It was on the 1st January 2016, during the release of their debut album, Young. Independently of each other, Peter Paul Aufreiter and Johannes Mandorfer sent sound snippets over to Hearts Hearts’ singer David Österle. Within the same hour, he’d received an aggressive jazzy piano loop—‘Phantom’—and an electronic drum take recorded overseas in ‘Island’ (the German word for the country of Iceland). Österle frantically began attempting to put these disparate pieces together; to synchronize what was never meant to be unified, and start singing over the results.
Though genre-wise no match at all, the fragments didn’t only end up as ‘Phantom / Island’—the breathtaking opener to Hearts Hearts’ sophomore album Goods / Gods—but the unusual process itself became the aesthetic basis for the entire record. The band‘s widened approach to disparate musical genres became the key element in the creation of eleven new songs. Hearts Hearts have cracked and evolved their electronic ballads and downbeat pop into something far more sonically expansive and emotionally soulful, driven by higher energy and a growing array of influences.
The chance meetings of unrelated options that inspired the writing and recording process is present throughout the titles of Goods / Gods. The record takes its inspiration from those in between spaces and undefined borderlines in meaning, symbolised by the slash in every title on the album. Hearts Hearts explore emotional and moral ambiguities on Goods / Gods, taking aim at the ineffectiveness of the dichotomies and borderlines that define modern society in the process, preferring to “think in options” as Hämmerle puts it. The group sees the diagonal line of the slash symbol as representing an openness and flexibility in meaning; in similarity as much as difference.
Produced by mastermind Peter Paul Aufreiter, the new record conjures a mix of anguish and ecstasy, whether it’s the funky falsetto of ‘Sugar / Money’, or digital monster ballad ‘Do you often think about /’. Taking inspiration from the leftfield pop productions of Bon Iver, Jamie XX, and Son Lux, they skew addictive hooks into drippy song chambers, littering them with lucid samples and cybernetic production licks, conjoining contrasting elements with prisms of electronics and lush acoustic instrumentation.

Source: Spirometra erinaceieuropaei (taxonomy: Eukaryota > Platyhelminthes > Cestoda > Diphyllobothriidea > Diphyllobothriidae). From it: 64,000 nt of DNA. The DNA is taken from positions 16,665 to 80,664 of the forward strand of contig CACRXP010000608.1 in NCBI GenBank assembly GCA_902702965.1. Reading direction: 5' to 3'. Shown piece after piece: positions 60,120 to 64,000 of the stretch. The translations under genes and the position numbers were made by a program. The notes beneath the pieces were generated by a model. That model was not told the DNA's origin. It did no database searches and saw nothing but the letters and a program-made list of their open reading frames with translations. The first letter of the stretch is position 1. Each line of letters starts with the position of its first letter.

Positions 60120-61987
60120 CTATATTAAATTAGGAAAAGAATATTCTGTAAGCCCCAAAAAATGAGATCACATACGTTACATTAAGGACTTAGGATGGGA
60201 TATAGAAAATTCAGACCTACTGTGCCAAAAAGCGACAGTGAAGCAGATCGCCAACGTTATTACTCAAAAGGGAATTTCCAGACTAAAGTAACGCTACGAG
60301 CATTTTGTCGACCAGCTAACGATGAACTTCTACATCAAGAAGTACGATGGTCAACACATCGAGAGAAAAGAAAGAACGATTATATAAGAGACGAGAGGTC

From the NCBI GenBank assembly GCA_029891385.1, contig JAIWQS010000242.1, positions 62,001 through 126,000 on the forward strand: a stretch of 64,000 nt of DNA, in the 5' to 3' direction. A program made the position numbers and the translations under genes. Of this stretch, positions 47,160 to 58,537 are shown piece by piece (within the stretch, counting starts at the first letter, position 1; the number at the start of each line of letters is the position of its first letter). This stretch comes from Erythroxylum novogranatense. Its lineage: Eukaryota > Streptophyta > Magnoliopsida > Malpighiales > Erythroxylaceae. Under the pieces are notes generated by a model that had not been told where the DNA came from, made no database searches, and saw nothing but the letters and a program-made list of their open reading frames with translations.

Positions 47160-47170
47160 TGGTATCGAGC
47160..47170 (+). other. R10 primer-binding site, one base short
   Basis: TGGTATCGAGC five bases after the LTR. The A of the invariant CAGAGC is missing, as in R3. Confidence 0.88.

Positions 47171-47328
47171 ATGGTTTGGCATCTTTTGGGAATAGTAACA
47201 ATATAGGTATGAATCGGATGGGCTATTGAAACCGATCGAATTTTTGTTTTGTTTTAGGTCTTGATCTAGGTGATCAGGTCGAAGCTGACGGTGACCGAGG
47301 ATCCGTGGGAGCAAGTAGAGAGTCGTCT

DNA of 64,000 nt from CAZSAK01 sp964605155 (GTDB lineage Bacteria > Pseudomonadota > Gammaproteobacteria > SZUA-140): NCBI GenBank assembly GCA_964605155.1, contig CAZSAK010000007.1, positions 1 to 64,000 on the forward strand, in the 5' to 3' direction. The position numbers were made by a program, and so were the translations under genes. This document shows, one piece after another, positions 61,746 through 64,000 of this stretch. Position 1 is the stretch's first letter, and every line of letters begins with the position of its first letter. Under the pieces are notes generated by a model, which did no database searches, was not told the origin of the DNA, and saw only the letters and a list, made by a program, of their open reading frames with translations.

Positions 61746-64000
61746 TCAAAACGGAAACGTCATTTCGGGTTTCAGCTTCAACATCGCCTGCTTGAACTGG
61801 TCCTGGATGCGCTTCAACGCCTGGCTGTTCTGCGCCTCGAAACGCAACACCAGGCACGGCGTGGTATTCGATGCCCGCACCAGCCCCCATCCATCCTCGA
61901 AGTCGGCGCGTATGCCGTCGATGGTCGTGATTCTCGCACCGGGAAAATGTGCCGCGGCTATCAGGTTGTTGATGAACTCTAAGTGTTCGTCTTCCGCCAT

Lead single ‘Phantom / Island’ and instant motorik pop classic ‘Goods / Gods’ ‘’ are the most addictive and high-energy tracks yet from the quartet, blending groovier verses with increasingly majestic choruses. This is ultra-intelligent pop from a band that have found their true voice. Somewhere between happiness and sadness, energy and lethargy, electronica and rock – that’s where you’ll find Hearts Hearts.
6 month after the release of Young comes this EP, containing three remixes by Austrian electronic musicians. All of them took their favorite track off the record and gave it their own spin, which resulted in very different moods and styles.
Toju Kae stretches the bells that mark the verses of „AAA“ even further, vocal loops and sharp hi-hats create a rhythmic fundament for the pumping baseline and a myriad of detailed sounds.
Monophobe speeds up the tempo of „The World Was My Oyster“ quite a bit, taking it on an unexpected rollercoaster ride of reduced piano harmonies and maximalist synth-hooks.
Mekoor holds onto the mood of album-closer „If“ and transforms it into the perfect after-hour track. Everything spins through different delays and echos, putting the sounds in great distance, held to the present through a pumping bass drum.
Perhaps fitting for a band conceived in a monastery in Upper Austria, Hearts Hearts create beautiful, elegiac songs which live at the intersection of classical and contemporary electronic and pop music. Anchored by Österle’s voice and as likely to evoke Sigur Ros as Flying Lotus, their debut album Young is an album about experimentation and observation – literate, sophisticated, but vulnerable and warm.